“Let’s build this together.” – Toby, age 3, was worried. It was his first day of preschool, and although he had visited the school with his mom and checked out the cool toys, he had noticed that some of the other kids already knew each other. He began to worry: Would he be able to make any friends? His mother suggested that since he was so good at building with blocks, he could choose someone to help him create a castle. Toby took a deep breath and found the courage to ask another boy to join him. Friends from that moment on, the boys helped each other feel comfortable at school.
“I’d like to be included.” – Seven-year-old Jackie was the only girl in her class who did not live in the same neighborhood as the other girls. She was afraid she didn’t belong or wouldn’t be liked, and was especially lonely at lunch, when she sat all by herself. She told her mother she didn’t want to go to the mother-daughter picnic, but her mom said, “Let’s take a chance and go.” Beth, a fellow student, and her mom invited them to join in the fun, and all the mothers and girls became acquainted. Beth’s thoughtfulness gave Jackie the confidence to make friends and acquire a positive attitude about school.
“I made the right choice.” – Ten-year-old William was the best player on his soccer team, which he had joined with some good friends. But his team was not winning. When he was asked to fill a vacant spot on another team, William was tempted. That team had a 6-0 record. He tossed and turned all night thinking about what to do. When he mentioned it the next morning at breakfast, his dad asked one question: “What if you were in your friends’ shoes?” William knew then that he wanted to stand by his friends. Their gratitude convinced him he had made the right choice.
Building friendship skills – I am often asked how to help children make and keep friends. The most important thing we parents can do is treat our own family members and friends with the kindness and respect we want our children to acquire. Beyond that, we can listen supportively but also allow children to make mistakes. There is always some trial and error as children define themselves with their peers.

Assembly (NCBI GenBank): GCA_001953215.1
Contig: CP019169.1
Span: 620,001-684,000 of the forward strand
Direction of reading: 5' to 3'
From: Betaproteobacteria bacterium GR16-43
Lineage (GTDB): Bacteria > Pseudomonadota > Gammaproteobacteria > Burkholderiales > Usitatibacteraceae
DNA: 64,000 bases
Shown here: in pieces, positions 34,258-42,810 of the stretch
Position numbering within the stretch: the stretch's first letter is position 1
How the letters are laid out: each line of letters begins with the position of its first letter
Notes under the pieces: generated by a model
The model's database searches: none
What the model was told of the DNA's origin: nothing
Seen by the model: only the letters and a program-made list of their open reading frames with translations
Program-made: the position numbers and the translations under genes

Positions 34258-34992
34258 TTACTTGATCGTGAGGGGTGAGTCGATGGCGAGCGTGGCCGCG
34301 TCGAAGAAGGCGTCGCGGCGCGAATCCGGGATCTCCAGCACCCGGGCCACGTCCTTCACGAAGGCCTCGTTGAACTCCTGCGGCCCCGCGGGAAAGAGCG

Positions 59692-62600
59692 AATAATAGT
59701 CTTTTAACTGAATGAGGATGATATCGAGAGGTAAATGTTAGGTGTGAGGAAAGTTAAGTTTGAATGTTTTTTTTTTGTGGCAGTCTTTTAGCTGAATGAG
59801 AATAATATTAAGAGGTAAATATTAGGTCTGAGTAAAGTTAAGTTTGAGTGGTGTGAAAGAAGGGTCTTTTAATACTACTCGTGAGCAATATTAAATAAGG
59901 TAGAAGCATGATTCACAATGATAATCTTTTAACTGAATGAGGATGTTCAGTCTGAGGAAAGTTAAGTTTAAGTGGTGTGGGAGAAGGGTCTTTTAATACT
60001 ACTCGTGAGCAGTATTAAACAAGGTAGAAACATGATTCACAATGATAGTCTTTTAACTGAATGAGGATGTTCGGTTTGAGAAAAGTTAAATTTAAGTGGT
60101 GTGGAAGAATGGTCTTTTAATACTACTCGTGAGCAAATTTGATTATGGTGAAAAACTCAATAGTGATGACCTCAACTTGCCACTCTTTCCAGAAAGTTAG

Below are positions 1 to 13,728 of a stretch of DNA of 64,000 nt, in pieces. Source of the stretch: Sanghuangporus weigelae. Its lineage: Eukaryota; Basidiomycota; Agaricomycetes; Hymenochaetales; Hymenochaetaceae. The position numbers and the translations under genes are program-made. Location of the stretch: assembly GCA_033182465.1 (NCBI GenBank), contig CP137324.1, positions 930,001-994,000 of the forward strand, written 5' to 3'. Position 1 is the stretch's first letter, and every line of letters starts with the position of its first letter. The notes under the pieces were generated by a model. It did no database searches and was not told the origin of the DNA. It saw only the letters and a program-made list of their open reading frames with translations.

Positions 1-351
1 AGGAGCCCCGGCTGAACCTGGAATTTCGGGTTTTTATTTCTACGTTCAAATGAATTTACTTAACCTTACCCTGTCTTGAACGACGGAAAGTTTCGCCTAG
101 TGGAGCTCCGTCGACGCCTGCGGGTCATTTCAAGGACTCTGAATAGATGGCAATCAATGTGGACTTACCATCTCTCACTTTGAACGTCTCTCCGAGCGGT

Children may practice relationship skills with their siblings or experiment at home with some behavior they have observed among their friends. Parents may be challenged to uphold the high standards they have set for their families in the face of peer pressure. Often, older siblings offer the most valuable and constructive feedback to the younger ones.
Frequently I ask a child to describe an ideal friend. Would this friend take turns easily, lose gracefully at games, be a good listener, and keep promises? What other qualities are important? Once your child has defined an ideal friend in terms of specific qualities, he can then cultivate those qualities as he interacts with peers to be a good friend.
Ask your child to do something thoughtful for another child each day, such as helping a child who has fallen down or inviting someone to share a snack or game. These small gestures can make another child’s day and inspire her to reciprocate. -Dr. Patti Zomber